Tuesday, March 17, 2009

Landmark Status v. Heller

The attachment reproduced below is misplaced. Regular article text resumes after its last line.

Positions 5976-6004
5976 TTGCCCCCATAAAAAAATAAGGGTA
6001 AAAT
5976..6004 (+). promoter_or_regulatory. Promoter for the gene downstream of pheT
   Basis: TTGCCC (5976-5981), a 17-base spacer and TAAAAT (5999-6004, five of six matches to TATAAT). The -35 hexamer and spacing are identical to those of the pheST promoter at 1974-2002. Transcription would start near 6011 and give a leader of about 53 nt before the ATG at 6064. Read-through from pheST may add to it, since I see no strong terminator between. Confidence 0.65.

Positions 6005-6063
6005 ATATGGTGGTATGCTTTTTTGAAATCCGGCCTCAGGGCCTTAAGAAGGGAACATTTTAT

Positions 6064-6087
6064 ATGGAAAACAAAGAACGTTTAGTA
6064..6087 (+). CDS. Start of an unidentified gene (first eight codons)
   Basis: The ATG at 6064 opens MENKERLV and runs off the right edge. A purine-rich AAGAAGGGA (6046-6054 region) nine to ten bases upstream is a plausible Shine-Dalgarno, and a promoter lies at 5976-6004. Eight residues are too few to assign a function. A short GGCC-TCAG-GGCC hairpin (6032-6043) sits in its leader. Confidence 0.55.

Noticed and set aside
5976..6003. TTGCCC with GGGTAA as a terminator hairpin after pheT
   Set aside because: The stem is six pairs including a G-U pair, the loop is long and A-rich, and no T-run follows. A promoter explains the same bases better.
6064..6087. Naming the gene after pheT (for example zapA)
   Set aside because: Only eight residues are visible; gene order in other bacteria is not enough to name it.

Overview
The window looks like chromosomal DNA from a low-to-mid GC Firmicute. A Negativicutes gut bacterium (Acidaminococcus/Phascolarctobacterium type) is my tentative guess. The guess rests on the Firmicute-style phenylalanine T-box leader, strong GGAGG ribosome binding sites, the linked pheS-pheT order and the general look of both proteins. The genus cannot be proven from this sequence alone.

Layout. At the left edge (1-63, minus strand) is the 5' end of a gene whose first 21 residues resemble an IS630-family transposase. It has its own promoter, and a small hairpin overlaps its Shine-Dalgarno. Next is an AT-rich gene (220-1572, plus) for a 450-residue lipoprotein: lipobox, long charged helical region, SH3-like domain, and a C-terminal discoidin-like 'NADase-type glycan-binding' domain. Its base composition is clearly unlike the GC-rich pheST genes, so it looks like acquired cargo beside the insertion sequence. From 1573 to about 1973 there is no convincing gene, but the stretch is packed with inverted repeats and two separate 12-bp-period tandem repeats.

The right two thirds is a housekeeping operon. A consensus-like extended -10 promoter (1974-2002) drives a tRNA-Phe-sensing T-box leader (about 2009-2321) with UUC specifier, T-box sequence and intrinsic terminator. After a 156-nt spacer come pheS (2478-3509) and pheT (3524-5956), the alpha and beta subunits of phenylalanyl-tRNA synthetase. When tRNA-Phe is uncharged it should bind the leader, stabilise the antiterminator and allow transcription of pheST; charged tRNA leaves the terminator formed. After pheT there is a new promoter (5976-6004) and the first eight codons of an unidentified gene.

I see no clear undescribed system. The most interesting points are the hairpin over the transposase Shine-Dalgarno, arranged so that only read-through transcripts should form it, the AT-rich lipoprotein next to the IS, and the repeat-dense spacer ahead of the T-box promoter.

There is an interesting article in today's Times about how so far the Supreme Court's "landmark" decision this past summer in District of Columbia v. Heller, which struck down D.C.'s ban on handguns, has proven to be practically irrelevant so far. Since that decision came down, the federal courts have heard more than 80 cases interpreting Heller, and according to Adam Winkler, a law professor at the University of California, Los Angeles, who keeps a running tally of decisions based on the case, “to date, the federal courts have not invalidated a single gun control law on the basis of the Second Amendment since Heller.” The open question on this issue that remains to be resolved is whether the decision applies to the states. In the past the Supreme Court has ruled that most of the Bill of Rights are incorporated to the states by the 14th Amendment, but it is not clear yet whether the 2nd Amendment will fall into this category. For now, it seems that what was considered to be a groundbreaking SCOTUS decision will only carry importance to constitutional scholars, who are left free to wonder: if Joe Biden was carrying a handgun in violation of D.C.'s now-defunct weapons ban during 12:01 and 12:03 on Inauguration Day, would this qualify as an impeachable offense under Article II and mean that, in fact, Nancy Pelosi (or Condoleeza Rice, depending on how far you want to take this ) "was president" for those 2 minutes.

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